Hollywood says farewell to stars of movies, television and music
Wrap Staff | April 3, 2013 @ 9:54 AM
Last Updated: July 24, 2014 @ 1:22 PM
Joan Fontaine, 96, who won an Oscar for her performance opposite Cary Grant in Alfred Hitchcock's "Suspicion," died in her sleep on Dec. 15.
Julian Myers, 97, a Hollywood publicist who helpedÂ shape the images of stars including Marilyn Monroe, Mickey Rooney and Judy Garland, diedÂ of congestive heart failure on Dec. 21.
Â Ned Vizzini, 32, the author of "It's Kind of a Funny Story" and television writer, committed suicide in December.
Peter O'Toole, 81, an eight-time Academy Award-nominated actor who became a star after the release of "Lawrence of Arabia," died in December.
Tom Clancy, 66, the bestselling author, and creator of popular government hero Jack Ryan -- featured in over a dozen novels, including "The Hunt for Red October" and "Patriot Games" -- died on Oct. 1.
Rick Finkelstein (left), 64, Universal Studios' former chief operating officer, died in October after a long battle with cancer.
Cal Worthington, 92, was a famous face to Southern California natives who grew up watching his commercials with animal co-stars that promoted his auto dealership empire. He died in September.
James Gandolfini, 51, the star of HBO's "Sopranos," as well as dozens of films, died suddenly in Rome on June 19 after suffering a heart attack.
George Jones, the country singer affectionately called "the Possum" and known for hits including "He Stopped Loving Her Today," died in April at 81.
Annette Funicello, the 1950s and '60s-era Mickey Mouse Club Mouseketeer who went on to star in a variety of beach movies with Frankie Avalon, died from complications related to Multiple Sclerosis. She was 70.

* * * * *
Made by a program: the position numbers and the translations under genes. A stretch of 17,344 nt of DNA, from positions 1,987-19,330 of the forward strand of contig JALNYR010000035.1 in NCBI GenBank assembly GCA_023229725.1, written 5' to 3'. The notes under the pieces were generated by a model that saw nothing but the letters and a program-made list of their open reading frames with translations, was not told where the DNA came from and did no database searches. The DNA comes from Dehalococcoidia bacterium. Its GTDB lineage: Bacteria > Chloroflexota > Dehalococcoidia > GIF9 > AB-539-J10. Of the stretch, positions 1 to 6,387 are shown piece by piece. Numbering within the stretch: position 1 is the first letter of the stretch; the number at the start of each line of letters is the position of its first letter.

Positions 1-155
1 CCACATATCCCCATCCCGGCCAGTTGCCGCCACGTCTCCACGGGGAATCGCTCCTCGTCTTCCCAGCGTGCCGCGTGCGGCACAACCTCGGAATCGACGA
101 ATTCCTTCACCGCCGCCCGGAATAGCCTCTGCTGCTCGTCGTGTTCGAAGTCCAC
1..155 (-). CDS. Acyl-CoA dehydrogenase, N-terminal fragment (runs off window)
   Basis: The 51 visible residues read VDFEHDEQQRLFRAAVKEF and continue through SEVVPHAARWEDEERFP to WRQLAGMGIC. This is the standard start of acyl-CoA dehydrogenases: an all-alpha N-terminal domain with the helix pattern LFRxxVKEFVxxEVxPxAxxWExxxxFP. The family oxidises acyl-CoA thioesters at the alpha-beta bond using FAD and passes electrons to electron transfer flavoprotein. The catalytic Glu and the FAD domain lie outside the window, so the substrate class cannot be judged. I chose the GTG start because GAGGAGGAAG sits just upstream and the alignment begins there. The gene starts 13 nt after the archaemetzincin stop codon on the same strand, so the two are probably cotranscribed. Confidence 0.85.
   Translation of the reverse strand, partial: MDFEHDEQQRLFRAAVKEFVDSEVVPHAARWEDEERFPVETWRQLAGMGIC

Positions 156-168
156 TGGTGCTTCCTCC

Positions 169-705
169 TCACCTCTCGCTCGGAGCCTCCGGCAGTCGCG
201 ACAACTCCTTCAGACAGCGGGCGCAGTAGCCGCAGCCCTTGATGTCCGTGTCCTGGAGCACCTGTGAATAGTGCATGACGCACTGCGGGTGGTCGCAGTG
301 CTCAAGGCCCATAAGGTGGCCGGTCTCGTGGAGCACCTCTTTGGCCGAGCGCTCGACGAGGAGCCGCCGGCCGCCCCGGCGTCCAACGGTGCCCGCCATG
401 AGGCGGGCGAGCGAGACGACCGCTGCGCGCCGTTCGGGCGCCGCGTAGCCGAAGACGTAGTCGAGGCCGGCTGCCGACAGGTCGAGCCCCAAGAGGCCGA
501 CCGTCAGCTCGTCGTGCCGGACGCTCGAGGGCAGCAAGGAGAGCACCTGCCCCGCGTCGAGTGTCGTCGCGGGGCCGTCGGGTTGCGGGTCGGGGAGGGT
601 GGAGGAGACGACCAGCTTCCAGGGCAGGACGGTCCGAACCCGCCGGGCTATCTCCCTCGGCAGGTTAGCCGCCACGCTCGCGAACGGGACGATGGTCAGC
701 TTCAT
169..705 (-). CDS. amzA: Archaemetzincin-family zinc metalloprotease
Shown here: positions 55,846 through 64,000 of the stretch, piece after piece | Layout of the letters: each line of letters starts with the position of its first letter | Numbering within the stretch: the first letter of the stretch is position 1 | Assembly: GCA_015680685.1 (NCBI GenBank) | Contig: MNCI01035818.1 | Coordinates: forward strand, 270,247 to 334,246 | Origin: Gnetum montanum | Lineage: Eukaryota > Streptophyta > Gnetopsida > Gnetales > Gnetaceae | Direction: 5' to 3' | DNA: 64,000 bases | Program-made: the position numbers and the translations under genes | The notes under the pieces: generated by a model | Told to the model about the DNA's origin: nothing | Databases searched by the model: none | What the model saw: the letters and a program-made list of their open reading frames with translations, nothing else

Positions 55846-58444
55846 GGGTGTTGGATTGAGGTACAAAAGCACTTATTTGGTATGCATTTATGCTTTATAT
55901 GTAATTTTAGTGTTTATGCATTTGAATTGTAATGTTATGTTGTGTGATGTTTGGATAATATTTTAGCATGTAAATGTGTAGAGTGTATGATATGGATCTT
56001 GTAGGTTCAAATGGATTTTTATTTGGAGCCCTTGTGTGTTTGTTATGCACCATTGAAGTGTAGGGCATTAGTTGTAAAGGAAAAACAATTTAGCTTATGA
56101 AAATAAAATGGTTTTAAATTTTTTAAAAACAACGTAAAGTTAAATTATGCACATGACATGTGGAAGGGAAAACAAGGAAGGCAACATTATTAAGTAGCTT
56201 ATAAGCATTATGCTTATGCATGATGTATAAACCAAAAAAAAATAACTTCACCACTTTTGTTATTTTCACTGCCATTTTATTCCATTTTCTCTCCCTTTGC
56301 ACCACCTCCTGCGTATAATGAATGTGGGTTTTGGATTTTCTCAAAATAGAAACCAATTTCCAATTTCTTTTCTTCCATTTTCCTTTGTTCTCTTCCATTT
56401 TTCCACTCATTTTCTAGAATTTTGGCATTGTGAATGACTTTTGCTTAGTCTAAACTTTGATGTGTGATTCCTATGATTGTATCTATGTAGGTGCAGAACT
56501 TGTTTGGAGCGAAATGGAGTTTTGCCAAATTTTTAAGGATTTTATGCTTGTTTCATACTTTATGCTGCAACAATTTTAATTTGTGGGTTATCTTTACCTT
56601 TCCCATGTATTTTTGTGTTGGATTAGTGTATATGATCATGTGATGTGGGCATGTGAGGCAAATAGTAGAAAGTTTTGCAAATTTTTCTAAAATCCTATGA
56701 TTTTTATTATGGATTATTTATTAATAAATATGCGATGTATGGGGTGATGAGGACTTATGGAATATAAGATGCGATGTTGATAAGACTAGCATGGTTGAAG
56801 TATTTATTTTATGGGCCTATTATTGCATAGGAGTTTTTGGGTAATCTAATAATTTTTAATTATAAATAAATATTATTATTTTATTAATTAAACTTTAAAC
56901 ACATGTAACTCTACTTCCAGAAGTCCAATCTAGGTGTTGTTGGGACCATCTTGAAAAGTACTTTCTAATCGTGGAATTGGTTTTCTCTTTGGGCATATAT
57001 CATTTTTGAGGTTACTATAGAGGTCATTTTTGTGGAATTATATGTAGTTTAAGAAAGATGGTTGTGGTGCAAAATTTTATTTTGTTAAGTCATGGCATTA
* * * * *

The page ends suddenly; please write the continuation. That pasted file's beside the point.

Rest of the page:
Les Blank, the documentary filmmaker behind Werner Herzog doc "Burden of Dreams," as well as "Chulas Fronteras" and "Garlic Is as Good as Ten Mothers," died of bladder cancer. He was 77.
Roger Ebert, the Chicago Sun-Times' Pulitzer Prize-winning critic who co-hosted "Siskel and Ebert at the Movies," died at 70 after a long battle with cancer.
Phil Ramone, a virtuoso producing talent who made music with the likes of Billy Joel, Paul Simon, Ray Charles and Tony Bennett, died in March at 79.
Bonnie Franklin, the Golden Globe- and Emmy-nominated actress who played Ann Romano in the CBS hit sitcom "One Day at a Time," died in March at 69 of pancreatic cancer.
Fay Kanin, an Oscar-nominated and Emmy-winning screenwriter and the second female president of the Academy of Motion Picture Arts and Science, died in March at 95. She received her Oscar nomination for penning the 1958 romantic comedy "Teacher's Pet."
Deanna Durbin, the Depression Era actress whose films included "Three Smart Girls," "Lady on a Train" and "Christmas Holiday," died in April at the age of 91.
Dale Robertson, who hosted TV western series "Death Valley Days" and starred in a number of big-screen westerns in the '50s and '60s, died in February at the age of 89 of complications from lung cancer.